“The Bishop of Jaffna (at the time), Rt. Rev. Emelianus Pillai gave Rs. 6,000 and the villagers contributed with labour, and we put up the building quickly. It was kind of in the middle of nowhere, those days, surrounded by thick jungle where elephants and leopards roamed. However, now I’m happy the school had developed and has become a ‘Maha Vidyalaya.”

Though his tenure at Alagollewa was limited to about 2 years his bond with the people continued. As time permitted he had supported Rev. Fr. Reginald de Silva in carrying out the development efforts throughout the Anuradhapura district. The school had been so close to his heart, that he visited it just before his 100th birthday.

His teaching career included a spell at the Nayaka Kanda Roman Catholic School (1955 to 1965) and Maabola St. Mary’s College( 1965 to 1970). He was holding the position of Principal, drawing a salary of Rs. 258 at the time of retirement. “In my career of 42 years, I had taken less than 20 days of leave. I liked teaching, and got many certificates and awards for my contribution. During my time at the Kala-Eliya school I had taught over 700 children.”

His contribution in propagating education through the Anuradhapura district was recognized and rewarded by the Catholic Bishop of Anuradhapura, Rt. Rev. Norbert Andradi in 2005. Many a time his services had been appreciated by the schools where he had served. The villagers of Kala-Eliya, where he and many of his students reside had honoured him for his services as a teacher and a community leader, recently.

Retirement did not stop Nicolas Francis from serving the community. He lead a busy life organizing and mobilizing people, guiding them to help themselves. He served the local church and his parish as a leader for over 50 years.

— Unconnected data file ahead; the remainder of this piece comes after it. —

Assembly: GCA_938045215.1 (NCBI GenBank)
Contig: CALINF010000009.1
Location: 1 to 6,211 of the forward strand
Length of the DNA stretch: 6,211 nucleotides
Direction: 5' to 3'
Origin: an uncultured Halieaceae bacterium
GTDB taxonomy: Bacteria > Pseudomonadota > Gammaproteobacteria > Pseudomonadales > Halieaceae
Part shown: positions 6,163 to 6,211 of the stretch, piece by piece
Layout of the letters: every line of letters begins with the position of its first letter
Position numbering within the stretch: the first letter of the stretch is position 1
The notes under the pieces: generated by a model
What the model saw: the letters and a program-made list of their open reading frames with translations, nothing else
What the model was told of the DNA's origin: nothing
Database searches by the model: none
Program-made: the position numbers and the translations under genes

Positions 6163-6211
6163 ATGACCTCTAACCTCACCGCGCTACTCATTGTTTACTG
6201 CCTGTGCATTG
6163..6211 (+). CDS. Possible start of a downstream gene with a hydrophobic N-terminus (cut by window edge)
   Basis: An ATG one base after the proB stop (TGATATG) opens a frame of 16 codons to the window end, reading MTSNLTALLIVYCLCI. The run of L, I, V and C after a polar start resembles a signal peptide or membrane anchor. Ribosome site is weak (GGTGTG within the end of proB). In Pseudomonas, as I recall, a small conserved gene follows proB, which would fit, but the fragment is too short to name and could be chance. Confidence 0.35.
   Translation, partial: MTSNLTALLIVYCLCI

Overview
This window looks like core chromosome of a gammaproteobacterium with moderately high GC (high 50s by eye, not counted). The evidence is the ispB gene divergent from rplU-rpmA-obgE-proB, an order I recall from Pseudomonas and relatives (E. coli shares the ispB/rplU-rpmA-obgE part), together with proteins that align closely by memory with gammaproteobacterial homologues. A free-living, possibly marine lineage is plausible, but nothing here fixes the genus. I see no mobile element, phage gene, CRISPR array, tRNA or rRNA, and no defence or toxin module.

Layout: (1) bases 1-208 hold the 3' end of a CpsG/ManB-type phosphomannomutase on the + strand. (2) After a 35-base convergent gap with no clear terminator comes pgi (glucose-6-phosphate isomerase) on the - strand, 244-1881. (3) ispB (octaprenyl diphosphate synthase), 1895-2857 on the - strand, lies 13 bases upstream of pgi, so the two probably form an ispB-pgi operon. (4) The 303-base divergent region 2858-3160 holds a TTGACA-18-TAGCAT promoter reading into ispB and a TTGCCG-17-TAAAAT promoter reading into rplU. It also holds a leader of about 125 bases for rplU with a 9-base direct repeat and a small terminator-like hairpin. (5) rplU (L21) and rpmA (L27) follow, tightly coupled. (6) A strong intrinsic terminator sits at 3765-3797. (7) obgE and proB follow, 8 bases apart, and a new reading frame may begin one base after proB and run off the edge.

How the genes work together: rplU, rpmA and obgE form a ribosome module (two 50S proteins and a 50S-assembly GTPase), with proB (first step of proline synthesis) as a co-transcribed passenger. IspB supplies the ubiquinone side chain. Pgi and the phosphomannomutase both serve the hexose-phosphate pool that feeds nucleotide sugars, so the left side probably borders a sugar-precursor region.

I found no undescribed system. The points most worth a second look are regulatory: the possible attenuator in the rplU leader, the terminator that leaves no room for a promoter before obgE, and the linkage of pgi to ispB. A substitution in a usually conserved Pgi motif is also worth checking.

He was instrumental in establishing the Ja-Ela Government Pensioners’ Association and registering it as a limited liability company and served as its Secretary for many years. He was elected Chairperson of the Gampaha District Pensioners’ Association and held the position for a few years. In the 1990s, his was a strong voice in amending the disparity of the amount of money received by pensioners. “We used to have discussions with the Minister. They had appointed some commissions to look into the issues of the pensioners. However, we didn’t get any solution. Once, the Minister of Public Administration was participating in a radio-show from Galle. I had a friend working at Radio Ceylon. I asked him whether he could give me a few minutes with the Minister. While the Minister was on air, I got the opportunity to present him with the questions, and it was broadcast island wide. Within two months, we got our answer. Over 50,000 pensioners benefitted from that.” At the same time, he was instrumental in securing zero interest loans up to Rs. 5,000 for pensioners of the People’s Bank. His contribution to uplift pensioners’ standard of living was recognized by the then Minister of Public Administration, and the All Ceylon Pensioners’ United Front, in 2005.

Now, at 104, he leads a quiet life. He and his wife celebrated their 71st wedding anniversary last year. They are surrounded by family - children, grandchildren and great grandchildren. Though his sight and hearing are not as good as it was, he still reads the newspapers and socializes with neighbours and relatives. A walking stick helps him move about by himself. Though his family is concerned he still leads more of an independent life.

We wish this strong hearted community leader many more years of satisfied life.